ALA Annual Conference 2021

Developing Your Collection, One #ALAAC21 Session at a Time

Though there is much to learn at ALA Annual Conference, everyone knows that the most common takeaway from sessions is titles to add to your next order! Here are the ones that are certain to receive a boost from day one at ALA Annual.

Change Sings by Amanda Gorman, illustrated by Loren Long (available 9.21.21)

The opening session, moderated by Librarian of Congress Carla Hayden, was a warm and effusive celebration of words and pictures, music and poetry, change and change-makers. After poet Amanda Gorman read a few lines from the book, and illustrator Loren Long talked about his inspirations and decision-making with the art, this beautiful picture book rocketed on to the lists of librarians everywhere.

Run: Book One by John Lewis and Andrew Aydin, illustrated by L. Fury and Nate Powell (available 8.3.21)

From the team that brought us the inimitable March trilogy, we can now look forward to the next chapter in John Lewis’s powerful story. Published posthumously, this series captures the lesser-known stories of the civil rights movement of the 1960s and will be a must-have, especially for school librarians eager to share important historical events in an accessible format.

Bake, Make, and Learn to Cook by David Atherton, illustrated by Rachel Stubbs (available 11.2.21)

2019 winner of the Great British Baking Show, David Atherton, knew he wanted to make a cookbook for kids, but also wanted to give it a healthy and accessible focus. He and illustrator Rachel Stubbs demonstrated how to make vibrant green Cakey Caterpillars and inspired loads of librarians for ways to bring cooking with kids into their programming!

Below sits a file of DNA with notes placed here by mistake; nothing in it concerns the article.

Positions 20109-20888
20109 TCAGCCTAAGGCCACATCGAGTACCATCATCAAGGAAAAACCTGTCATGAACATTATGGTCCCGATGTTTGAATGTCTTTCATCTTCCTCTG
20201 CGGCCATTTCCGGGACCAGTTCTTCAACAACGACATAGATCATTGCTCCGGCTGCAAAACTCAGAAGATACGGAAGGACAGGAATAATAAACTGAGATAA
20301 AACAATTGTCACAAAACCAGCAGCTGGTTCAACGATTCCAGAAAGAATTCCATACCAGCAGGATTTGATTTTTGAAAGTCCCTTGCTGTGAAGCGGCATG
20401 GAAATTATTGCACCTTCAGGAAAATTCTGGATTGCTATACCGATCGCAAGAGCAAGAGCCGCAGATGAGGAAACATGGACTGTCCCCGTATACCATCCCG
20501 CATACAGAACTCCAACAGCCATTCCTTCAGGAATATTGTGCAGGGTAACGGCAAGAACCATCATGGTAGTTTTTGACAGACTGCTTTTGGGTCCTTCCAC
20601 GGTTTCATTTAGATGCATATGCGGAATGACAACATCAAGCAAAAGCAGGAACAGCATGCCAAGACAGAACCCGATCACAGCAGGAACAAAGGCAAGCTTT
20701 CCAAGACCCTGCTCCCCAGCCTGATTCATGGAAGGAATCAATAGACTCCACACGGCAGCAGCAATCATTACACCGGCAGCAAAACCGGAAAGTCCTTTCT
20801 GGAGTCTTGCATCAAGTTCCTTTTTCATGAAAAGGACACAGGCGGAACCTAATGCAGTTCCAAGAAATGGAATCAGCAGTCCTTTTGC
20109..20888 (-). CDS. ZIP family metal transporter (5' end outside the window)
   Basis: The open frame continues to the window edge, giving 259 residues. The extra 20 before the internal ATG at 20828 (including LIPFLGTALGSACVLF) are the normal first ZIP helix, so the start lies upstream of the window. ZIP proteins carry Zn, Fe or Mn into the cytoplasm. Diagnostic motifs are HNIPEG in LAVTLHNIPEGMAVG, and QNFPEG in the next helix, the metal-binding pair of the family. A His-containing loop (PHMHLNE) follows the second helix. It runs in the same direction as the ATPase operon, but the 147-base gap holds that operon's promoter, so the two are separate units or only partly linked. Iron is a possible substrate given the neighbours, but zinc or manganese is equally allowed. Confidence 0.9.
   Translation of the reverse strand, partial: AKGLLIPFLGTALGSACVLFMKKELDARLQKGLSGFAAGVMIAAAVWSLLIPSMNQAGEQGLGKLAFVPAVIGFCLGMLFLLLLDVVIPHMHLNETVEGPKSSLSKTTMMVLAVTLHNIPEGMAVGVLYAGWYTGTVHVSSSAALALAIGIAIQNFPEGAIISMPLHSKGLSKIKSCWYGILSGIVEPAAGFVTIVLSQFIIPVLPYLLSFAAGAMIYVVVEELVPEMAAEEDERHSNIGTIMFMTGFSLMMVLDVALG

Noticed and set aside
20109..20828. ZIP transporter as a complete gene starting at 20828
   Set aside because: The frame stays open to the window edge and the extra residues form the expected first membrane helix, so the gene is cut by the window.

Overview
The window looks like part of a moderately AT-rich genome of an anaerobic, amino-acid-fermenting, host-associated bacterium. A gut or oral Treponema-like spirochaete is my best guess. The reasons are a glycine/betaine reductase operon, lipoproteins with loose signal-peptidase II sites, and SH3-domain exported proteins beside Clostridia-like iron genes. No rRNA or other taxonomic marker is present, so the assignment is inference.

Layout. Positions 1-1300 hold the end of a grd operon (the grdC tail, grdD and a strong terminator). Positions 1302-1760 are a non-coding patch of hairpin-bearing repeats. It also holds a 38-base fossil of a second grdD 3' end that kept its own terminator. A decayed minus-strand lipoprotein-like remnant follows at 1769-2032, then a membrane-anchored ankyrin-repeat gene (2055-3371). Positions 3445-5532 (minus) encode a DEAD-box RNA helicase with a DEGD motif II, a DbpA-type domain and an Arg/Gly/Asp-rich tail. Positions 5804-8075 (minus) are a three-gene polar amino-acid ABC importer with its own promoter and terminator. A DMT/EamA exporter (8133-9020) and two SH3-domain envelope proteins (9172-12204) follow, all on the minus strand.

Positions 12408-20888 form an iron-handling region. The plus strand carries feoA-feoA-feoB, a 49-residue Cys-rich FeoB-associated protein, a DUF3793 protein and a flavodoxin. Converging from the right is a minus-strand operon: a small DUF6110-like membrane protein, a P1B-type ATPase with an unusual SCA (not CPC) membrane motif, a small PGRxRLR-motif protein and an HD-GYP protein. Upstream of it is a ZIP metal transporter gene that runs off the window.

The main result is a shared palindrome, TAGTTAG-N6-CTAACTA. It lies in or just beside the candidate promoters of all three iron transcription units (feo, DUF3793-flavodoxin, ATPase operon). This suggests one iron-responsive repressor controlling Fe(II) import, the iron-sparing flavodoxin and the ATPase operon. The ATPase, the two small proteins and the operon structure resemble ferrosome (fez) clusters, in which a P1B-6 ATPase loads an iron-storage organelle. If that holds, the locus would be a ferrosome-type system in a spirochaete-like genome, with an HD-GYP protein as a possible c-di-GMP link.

Rez Dogs by Joseph Bruchac (available now!)

This novel-in-verse from acclaimed indigenous writer Joseph Bruchac is undoubtedly flying into order carts after today’s talk from the author. One of the most fascinating things we learned came when he shared that he drafted the verse for this book during the pandemic each morning as he walked with his dogs, recording them with his cell phone and then revising them in print later. In this way, he captured the oral tradition of a culture of storytelling that permeates his life and fuels his latest middle grades novel.

Hello, Star! by Stephanie V. W. Lucianovic, illustrated by Vashti Harrison (available 9.21.21)

Illustrator Vashti Harrison shared her experiences with illustrating this picture book, and we all wished it were already fall, so we could see it in person! Harrison typically works in a fully digital environment, but this book is her first book where she worked with traditional media like pastels and watercolors. Her willingness to share all the different techniques she tested along the way was a perfect mirror for the themes of curiosity and exploration in the text.

Please note that as a guest post, the views expressed here do not represent the official position of ALA or ALSC.

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